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NHL stays with status quo as Canada pot legalization looms

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As Riley Cote took and delivered countless punches over more than a decade of junior and pro hockey, he was eager to avoid painkillers.

Early on, marijuana was touted to the enforcer as a healing option.

”I started noticing some therapeutic benefits,” Cote said. ”It helped me sleep, helped with my anxiety and general well-being.”

Now a handful of years into retirement, Cote is a proponent of cannabis and its oils as an alternative to more addictive drugs commonly used by athletes to play through pain. Marijuana can be detected in a person’s system for more than 30 days, is banned by the World Anti-Doping Agency without a specific therapeutic use exemption and is illegal in much of the United States.

Canada on Wednesday will become the largest country in the world to legalize recreational marijuana. That means it will be available under the law in seven more NHL cities (it’s been legal to adults in Denver since 2012). The move is a step forward for those who, like Cote, believe marijuana has been stigmatized and should be accepted as a form of treatment.

”It was so tainted for a long time,” Ottawa Senators forward Matt Duchene said. ”And now people are starting to learn a little bit more about it and there is definitely some positive uses to different elements of it.”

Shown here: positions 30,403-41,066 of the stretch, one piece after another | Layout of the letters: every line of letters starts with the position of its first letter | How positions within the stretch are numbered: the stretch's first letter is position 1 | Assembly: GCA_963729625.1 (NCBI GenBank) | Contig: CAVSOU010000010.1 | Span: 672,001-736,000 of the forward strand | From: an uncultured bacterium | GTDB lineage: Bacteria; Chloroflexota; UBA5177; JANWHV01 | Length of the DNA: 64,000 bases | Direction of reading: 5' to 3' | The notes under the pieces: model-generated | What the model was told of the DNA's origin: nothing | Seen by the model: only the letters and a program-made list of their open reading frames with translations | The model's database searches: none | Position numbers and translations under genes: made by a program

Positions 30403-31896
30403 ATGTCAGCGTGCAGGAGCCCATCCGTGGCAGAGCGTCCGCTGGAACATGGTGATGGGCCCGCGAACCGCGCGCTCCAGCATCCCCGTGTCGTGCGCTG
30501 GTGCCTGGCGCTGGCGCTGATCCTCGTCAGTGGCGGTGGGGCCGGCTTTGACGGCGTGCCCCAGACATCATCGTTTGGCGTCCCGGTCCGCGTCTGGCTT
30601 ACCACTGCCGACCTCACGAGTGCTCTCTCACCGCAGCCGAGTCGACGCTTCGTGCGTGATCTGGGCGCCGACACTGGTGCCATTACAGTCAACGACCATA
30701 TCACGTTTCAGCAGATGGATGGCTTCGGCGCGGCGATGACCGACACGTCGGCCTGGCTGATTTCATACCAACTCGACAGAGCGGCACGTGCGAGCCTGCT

The NHL and NHL Players’ Association plan no changes to their joint drug-testing policy, under which players are not punished for positive marijuana tests. It is the most lenient approach to cannabis by any major North American professional sports league.

”The Substance Abuse & Behavioral Health Program for decades has been educating players on using drugs, legal or illegal,” Commissioner Gary Bettman said. ”That process will continue and we will consider what changes, if any, in our program have to be made. But right now, we think based on the educational level and what we do test for and how we test, at least for the time being, we’re comfortable with where we are.”

While the NFL and NBA can suspend and MLB can fine players for multiple marijuana infractions, only a significantly high amount of the drug found in NHL/NHLPA testing triggers a referral to behavioral health program doctors. Cote estimated about half of players during his NHL career from 2007-2010 used some sort of cannabis for medicinal purposes, though players suggest use in hockey currently is lower than the population at large.

More than two dozen U.S. states allow marijuana use for a variety of ailments, but the federal government has not approved it for any medical use. Some players have already done research into the benefits of tetrahydrocannabinol (THC) and cannabidiol (CBD) oils. There’s a curiosity about whether marijuana could one day replace or limit painkillers like oxycodone, even if players aren’t yet ready to make that leap.

”There’s not a lot of science out there yet in terms of long-term effects,” said Winnipeg Jets center Mark Scheifele, who is still on the fence about cannabis use for medical reasons. ”I think it’s something that still needs to be thought really clearly about in terms of understanding the long-term effects.”

Through his Hemp Heals Foundation and work with Lehigh Valley University in Pennsylvania, Cote is doing his part to increase the information available. He’s quick to point to studies on cannabis that suggest it can help people after PTSD or head trauma. And yet he acknowledges there’s a long way to go.